Blood Heat (2004) - Rotten Tomatoes

Blood Heat (2004)

TOMATOMETER

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AUDIENCE SCORE

Critic Consensus: No consensus yet.

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Movie Info

The title of this action thriller from director Ten Shimoyama refers to a designer drug that has overtaken the streets of Tokyo in the not-too-distant future. In the underground world of fight clubs, the drug is used for its combined effects of super-strength and unbridled rage. When a local cop and a soldier from the United States team up to put an end to Blood Heat's reign, they soon find themselves plunged into a violent world they may never escape. ~ Matthew Tobey, Rovi

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Critic Reviews for Blood Heat

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Audience Reviews for Blood Heat

½

This is your typical run of the mill Japanese action adventure. Drug trafficking and underground fighting. There is nothing at all special about this film. If you think about it, it feels like a Steven Seagal movie in Japan. The only difference is that the good guy takes a beating.

As you've probably figured out, the story is pretty flat and unoriginal. The only good thing about this is that it is easy to follow, but then again it also becomes boring. Even with the brief 90 minute runtime you find yourself hoping for the next scene to come. As with most other similar films, you have the slow dramatic parts with intermediary action. The main character of Joe Jinno feels like Steven Seagal. Short simple dialogue and a** kicking. Yes, the name of Joe Jinno isn't entirely Japanese. That is because this movie uses a combination of English, Japanese, and a little bit of Chinese for the dialogue. The English is spoken rather clearly and better than in other Asian films.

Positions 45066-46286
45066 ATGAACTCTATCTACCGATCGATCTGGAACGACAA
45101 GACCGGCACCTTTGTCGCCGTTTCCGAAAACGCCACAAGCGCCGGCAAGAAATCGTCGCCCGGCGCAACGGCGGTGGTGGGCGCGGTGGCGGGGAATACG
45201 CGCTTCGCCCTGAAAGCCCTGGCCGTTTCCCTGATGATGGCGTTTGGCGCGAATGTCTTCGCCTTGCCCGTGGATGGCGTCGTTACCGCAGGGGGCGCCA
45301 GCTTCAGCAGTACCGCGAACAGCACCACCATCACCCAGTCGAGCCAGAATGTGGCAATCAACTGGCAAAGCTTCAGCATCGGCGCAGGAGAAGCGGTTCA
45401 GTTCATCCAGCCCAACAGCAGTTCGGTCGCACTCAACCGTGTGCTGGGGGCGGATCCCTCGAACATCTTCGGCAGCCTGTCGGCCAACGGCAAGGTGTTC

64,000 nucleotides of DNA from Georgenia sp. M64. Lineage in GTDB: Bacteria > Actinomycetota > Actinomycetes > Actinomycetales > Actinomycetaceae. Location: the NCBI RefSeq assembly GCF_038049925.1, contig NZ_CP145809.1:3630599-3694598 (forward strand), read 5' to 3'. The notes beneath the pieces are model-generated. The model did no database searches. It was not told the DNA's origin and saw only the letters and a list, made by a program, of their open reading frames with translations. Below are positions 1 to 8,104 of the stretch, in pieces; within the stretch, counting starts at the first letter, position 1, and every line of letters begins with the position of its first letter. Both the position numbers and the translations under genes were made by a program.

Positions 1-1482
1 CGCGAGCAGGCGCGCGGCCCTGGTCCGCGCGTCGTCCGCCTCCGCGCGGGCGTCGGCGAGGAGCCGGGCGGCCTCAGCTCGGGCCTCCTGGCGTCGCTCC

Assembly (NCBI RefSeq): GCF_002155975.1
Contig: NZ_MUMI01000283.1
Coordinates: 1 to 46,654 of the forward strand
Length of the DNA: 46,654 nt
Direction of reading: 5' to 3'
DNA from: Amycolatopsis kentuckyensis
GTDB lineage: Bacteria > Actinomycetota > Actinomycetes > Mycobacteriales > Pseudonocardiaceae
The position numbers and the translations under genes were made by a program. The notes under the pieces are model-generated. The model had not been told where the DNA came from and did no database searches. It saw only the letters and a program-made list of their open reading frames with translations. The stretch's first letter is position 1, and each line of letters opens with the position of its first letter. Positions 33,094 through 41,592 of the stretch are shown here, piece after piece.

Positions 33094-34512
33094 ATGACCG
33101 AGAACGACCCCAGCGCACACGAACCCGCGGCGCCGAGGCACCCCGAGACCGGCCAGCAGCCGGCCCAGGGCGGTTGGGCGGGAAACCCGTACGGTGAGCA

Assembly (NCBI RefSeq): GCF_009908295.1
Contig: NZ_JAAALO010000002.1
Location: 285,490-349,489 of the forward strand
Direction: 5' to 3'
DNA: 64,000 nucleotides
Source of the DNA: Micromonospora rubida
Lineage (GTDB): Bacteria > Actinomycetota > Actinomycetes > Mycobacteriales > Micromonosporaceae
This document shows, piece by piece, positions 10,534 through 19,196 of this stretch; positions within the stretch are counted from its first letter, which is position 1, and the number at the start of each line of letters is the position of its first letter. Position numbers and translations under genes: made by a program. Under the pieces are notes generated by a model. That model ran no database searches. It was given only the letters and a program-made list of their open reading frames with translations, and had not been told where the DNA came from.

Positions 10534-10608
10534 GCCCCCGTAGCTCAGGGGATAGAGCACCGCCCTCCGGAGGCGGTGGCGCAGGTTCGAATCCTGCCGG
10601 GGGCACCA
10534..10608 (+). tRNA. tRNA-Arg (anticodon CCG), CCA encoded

The story may not be great but this film isn't a total loss. The action is pretty good. Kane Kosugi shows why he is one of the better martial artists out of Japan. His fight sequences are fast and furious. Fast as in Jet Li, Donnie Yen, and Jackie Chan fast. It makes you wonder why he isn't utilized more in the DOA film. While the action is sweet, it does get a little repetitive, especially at the ending. At least they throw in a sledgehammer fight at the end.

The acting isn't anything special, but it isn't horrible. Nobody really stands out in this film except for Masaya Kato, from Aragami, who does a decent job without the overacting.

If you want to see good martial arts and don't care about an entertaining story then this is exactly what you are looking for.

JY Skacto
JY Skacto

Super Reviewer

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